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Trust in Teachers: Balancing Curriculum Structure with Professional Freedom

by Rebecca Thomas


To deny our teachers autonomy would be akin to silencing the very muse that inspires their craft.


Imagine a painter, stripped of their colours and brushes, forced to create within the confines of rigid, predefined lines. The vibrancy and life that would naturally flow from their fingertips are stifled, resulting in a hollow echo of what could have been a masterpiece. 


Just as an artist needs the freedom to experiment and express, teachers need the liberty to tailor their teaching methods to ignite the minds of their students. Denying this freedom not only undermines their professional integrity but also deprives students of the rich, engaging education they deserve.


This suppression of creative freedom has profound impacts on the wellbeing of both teachers and their students. For teachers, being forced into a rigid framework can lead to frustration, burnout, and a diminished sense of professional fulfilment. The joy and satisfaction that come from inspiring and engaging with students are replaced by a sense of monotony and disempowerment. This emotional toll can lead to higher rates of absenteeism, lower morale, and ultimately, a greater turnover rate among educators (not a bi-product I believe the new budget band-aid is wanting).


For students, the impact is equally significant.


When teachers are unable to bring their unique perspectives and innovative methods into the classroom, learning becomes a static, uninspiring process. Students miss out on the excitement of discovery and the deeper understanding that comes from interactive, personalised instruction. Their natural curiosity may wane, leading to disengagement and a lack of motivation. Moreover, a lack of enthusiasm from their teachers can make students feel undervalued and unsupported, which can adversely affect their academic performance and emotional wellbeing.


It is deeply ironic that New Zealand has placed a child and mental wellbeing strategy at the heart of its curriculum refresh while simultaneously seeking to dictate and strip away the autonomy of educators. This contradiction undermines the very foundation of the strategy itself. On one hand, the strategy aims to promote holistic wellbeing, recognising the importance of mental health and the nurturing of a supportive learning environment. On the other hand, imposing rigid control over teaching methods directly contradicts these goals, stifling the creativity and flexibility that are crucial for fostering a positive and engaging educational experience.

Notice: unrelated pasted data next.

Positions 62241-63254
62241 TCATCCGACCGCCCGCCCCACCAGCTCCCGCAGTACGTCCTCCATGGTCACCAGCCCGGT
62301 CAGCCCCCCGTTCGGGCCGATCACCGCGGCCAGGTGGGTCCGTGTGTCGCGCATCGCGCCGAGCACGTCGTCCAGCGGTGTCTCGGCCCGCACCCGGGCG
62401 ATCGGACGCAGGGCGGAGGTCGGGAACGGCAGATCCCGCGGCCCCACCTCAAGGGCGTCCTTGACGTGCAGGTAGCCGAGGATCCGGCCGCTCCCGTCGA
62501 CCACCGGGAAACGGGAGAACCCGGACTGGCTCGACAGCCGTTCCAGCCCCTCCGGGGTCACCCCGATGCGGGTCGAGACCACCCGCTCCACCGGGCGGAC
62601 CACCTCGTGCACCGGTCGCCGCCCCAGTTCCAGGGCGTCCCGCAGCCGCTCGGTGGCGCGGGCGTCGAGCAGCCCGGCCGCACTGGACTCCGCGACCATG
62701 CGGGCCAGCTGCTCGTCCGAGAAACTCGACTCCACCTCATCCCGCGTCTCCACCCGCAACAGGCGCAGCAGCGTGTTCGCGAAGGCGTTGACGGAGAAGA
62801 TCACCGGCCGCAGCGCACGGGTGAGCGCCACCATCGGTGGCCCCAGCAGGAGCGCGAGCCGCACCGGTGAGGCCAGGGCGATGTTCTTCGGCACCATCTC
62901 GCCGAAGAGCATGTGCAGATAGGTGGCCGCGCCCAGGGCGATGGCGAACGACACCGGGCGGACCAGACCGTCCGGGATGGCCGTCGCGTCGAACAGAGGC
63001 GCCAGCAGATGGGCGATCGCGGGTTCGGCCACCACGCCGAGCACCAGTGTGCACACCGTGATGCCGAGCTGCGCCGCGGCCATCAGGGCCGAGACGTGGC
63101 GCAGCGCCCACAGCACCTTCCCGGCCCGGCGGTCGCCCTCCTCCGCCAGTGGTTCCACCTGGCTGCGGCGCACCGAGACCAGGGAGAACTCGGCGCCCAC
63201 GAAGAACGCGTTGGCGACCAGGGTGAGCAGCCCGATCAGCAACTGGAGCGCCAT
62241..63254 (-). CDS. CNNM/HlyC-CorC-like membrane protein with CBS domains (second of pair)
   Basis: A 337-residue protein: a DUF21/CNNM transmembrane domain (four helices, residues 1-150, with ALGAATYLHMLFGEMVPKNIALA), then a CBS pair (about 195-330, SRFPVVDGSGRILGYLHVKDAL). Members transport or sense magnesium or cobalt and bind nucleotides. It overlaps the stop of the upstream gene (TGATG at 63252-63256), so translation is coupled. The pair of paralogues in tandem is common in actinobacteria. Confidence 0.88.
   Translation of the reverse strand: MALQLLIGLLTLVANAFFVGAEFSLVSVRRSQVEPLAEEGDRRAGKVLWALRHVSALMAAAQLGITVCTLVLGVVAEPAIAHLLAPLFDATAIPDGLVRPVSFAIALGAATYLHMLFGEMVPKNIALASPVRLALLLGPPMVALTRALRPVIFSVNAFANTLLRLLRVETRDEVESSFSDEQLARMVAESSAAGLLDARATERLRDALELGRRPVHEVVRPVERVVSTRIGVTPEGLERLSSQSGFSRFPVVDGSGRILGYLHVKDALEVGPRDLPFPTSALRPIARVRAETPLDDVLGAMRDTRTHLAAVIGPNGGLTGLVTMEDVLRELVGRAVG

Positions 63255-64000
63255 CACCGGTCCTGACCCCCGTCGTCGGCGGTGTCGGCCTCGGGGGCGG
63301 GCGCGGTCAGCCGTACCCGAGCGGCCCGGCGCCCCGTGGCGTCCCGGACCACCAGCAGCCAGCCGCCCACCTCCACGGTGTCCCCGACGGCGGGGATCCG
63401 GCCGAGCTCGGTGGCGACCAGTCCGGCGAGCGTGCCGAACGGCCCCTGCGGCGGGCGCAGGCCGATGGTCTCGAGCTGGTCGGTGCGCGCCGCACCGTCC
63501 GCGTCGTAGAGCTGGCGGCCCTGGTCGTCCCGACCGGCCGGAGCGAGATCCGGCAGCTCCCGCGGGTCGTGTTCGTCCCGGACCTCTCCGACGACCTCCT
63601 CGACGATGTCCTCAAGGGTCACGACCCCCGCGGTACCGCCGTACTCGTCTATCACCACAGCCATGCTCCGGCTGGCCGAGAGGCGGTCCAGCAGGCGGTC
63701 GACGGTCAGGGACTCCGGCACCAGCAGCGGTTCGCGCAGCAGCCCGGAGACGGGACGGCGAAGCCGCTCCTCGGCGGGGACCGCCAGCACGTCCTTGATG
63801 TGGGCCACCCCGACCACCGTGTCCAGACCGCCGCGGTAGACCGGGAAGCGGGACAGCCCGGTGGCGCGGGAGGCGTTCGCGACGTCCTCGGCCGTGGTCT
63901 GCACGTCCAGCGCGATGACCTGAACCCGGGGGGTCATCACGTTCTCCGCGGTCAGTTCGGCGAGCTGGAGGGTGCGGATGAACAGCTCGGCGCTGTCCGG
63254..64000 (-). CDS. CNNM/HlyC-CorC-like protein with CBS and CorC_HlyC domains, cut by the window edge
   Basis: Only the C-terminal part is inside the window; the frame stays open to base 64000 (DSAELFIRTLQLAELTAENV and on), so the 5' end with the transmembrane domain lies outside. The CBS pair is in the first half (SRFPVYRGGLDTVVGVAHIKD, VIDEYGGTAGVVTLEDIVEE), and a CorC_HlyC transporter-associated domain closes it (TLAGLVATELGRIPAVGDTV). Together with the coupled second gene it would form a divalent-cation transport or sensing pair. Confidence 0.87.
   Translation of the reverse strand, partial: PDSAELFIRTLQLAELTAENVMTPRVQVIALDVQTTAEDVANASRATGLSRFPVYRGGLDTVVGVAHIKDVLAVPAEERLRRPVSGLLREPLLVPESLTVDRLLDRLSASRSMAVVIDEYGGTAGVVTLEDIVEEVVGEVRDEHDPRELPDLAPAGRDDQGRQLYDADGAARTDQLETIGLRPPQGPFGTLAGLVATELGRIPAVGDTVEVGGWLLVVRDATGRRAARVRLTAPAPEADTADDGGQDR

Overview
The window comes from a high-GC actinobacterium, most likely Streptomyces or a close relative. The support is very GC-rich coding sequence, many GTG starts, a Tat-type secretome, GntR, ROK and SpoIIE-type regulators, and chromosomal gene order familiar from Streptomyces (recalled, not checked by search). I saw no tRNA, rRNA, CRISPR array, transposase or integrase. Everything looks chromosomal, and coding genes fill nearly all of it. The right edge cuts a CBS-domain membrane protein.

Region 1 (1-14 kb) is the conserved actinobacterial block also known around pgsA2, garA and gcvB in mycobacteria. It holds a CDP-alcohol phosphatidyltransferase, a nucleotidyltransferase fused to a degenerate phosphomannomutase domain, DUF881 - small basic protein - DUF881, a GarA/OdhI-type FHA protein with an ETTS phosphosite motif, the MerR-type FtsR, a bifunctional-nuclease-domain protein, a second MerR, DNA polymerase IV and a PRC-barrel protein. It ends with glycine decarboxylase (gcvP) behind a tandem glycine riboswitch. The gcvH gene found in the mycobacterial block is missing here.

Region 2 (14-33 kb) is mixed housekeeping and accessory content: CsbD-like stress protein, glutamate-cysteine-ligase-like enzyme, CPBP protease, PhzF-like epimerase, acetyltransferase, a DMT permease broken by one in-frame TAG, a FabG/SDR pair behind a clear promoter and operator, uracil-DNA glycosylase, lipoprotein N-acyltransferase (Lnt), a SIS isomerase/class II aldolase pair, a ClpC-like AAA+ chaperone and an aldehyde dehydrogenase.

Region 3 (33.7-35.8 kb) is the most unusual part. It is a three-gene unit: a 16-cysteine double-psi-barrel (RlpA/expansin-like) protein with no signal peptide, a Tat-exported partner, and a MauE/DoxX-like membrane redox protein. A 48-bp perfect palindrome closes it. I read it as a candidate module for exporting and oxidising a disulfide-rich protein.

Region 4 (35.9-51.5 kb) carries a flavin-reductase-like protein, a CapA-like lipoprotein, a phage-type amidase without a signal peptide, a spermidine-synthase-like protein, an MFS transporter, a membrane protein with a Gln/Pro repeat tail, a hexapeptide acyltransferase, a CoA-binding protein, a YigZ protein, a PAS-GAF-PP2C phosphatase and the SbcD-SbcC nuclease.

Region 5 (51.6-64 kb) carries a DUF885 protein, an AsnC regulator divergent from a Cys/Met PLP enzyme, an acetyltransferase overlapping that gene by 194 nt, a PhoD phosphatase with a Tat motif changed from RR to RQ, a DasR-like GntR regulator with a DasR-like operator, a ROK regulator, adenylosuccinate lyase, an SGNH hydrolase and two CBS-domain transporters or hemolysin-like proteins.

This heavy-handed approach also has more compounding impacts; it erodes the trust between teachers and the wider community.


Educators, feeling disempowered and undervalued, may become disillusioned with the system, leading to a decline in their commitment and passion for teaching. When teachers are not trusted to exercise their professional judgment and expertise, it sends a clear message that their skills and insights are not respected. This not only affects their morale but also diminishes their standing in the eyes of parents and students.


The resulting strain on the relationship between teachers and society can be profound.


If educators are constantly micromanaged and their autonomy is stripped away, it perpetuates a cycle of disrespect. Parents and students may see this lack of trust and support as a reflection of the educators' abilities, further eroding the respect and authority teachers command. This can lead to increased incidences of disrespectful behaviour, undermining classroom management and the overall learning environment (something that I hear and see happening more frequently and pervasively).


The cyclical cycle continues and breeds further harm.


When teachers feel unsupported by the educational system, their ability to advocate for the wellbeing of their students is compromised. The disconnect between the stated goals of the wellbeing strategy and the reality of restrictive teaching practices creates a sense of disillusionment and frustration.


This dissonance can make it difficult for teachers to fully engage with and implement wellbeing initiatives, thereby diminishing their effectiveness.


In conclusion, the irony of advocating for child and mental wellbeing while stripping away teacher autonomy highlights a critical flaw in the government's approach to 'fixing things.' It damages trust, increases disrespect, and ultimately undermines the very goals of the wellbeing strategy. To truly support the mental and emotional health of students, it is essential to empower and trust educators, recognising their crucial role in shaping a positive and nurturing learning environment.


A mutual trust and co-constructed way forward is imperative.


When we neglect to support and trust our teachers, we metaphorically starve them of the professional nourishment they need to thrive.


As the saying goes, if you don't feed the teachers, they will eat the kids. This means that without proper support and autonomy, teachers may resort to rigid, uninspired teaching methods that ultimately harm students' educational experiences.


It all starts with the people at the top trusting what our educators know and involving them in the conversation. Transparency is key; being secretive about significant initiatives with far-reaching consequences only breeds distrust and disillusionment. A collaborative, transparent approach that values and incorporates teachers' insights is essential for fostering a thriving educational environment for both teachers and students.


(click on image for a helpful wellbeing resource)





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